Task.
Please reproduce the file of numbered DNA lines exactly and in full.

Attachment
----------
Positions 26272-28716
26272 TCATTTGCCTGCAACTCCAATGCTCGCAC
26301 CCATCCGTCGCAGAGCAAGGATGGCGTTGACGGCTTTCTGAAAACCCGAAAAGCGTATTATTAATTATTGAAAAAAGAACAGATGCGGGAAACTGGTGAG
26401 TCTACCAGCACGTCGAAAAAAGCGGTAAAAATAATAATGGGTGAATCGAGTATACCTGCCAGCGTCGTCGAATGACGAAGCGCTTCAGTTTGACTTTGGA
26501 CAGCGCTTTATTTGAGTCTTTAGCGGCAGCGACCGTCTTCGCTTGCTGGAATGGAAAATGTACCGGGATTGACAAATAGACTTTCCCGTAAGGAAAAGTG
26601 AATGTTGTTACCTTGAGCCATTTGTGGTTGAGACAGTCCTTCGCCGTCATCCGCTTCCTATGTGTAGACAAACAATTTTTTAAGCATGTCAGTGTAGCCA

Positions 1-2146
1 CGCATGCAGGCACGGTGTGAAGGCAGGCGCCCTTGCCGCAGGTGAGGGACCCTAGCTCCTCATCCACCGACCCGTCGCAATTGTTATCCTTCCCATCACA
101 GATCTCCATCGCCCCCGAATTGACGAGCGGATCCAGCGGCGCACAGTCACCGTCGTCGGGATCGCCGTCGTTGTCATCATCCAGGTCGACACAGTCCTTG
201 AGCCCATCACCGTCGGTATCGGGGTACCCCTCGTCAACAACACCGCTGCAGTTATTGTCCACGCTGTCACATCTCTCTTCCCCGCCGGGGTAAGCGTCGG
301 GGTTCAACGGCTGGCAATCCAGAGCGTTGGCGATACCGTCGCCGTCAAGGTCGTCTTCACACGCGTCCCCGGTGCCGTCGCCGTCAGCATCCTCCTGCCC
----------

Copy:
Positions 26272-28716
26272 TCATTTGCCTGCAACTCCAATGCTCGCAC
26301 CCATCCGTCGCAGAGCAAGGATGGCGTTGACGGCTTTCTGAAAACCCGAAAAGCGTATTATTAATTATTGAAAAAAGAACAGATGCGGGAAACTGGTGAG
26401 TCTACCAGCACGTCGAAAAAAGCGGTAAAAATAATAATGGGTGAATCGAGTATACCTGCCAGCGTCGTCGAATGACGAAGCGCTTCAGTTTGACTTTGGA
26501 CAGCGCTTTATTTGAGTCTTTAGCGGCAGCGACCGTCTTCGCTTGCTGGAATGGAAAATGTACCGGGATTGACAAATAGACTTTCCCGTAAGGAAAAGTG
26601 AATGTTGTTACCTTGAGCCATTTGTGGTTGAGACAGTCCTTCGCCGTCATCCGCTTCCTATGTGTAGACAAACAATTTTTTAAGCATGTCAGTGTAGCCA

Positions 1-2146
1 CGCATGCAGGCACGGTGTGAAGGCAGGCGCCCTTGCCGCAGGTGAGGGACCCTAGCTCCTCATCCACCGACCCGTCGCAATTGTTATCCTTCCCATCACA
101 GATCTCCATCGCCCCCGAATTGACGAGCGGATCCAGCGGCGCACAGTCACCGTCGTCGGGATCGCCGTCGTTGTCATCATCCAGGTCGACACAGTCCTTG
201 AGCCCATCACCGTCGGTATCGGGGTACCCCTCGTCAACAACACCGCTGCAGTTATTGTCCACGCTGTCACATCTCTCTTCCCCGCCGGGGTAAGCGTCGG
301 GGTTCAACGGCTGGCAATCCAGAGCGTTGGCGATACCGTCGCCGTCAAGGTCGTCTTCACACGCGTCCCCGGTGCCGTCGCCGTCAGCATCCTCCTGCCC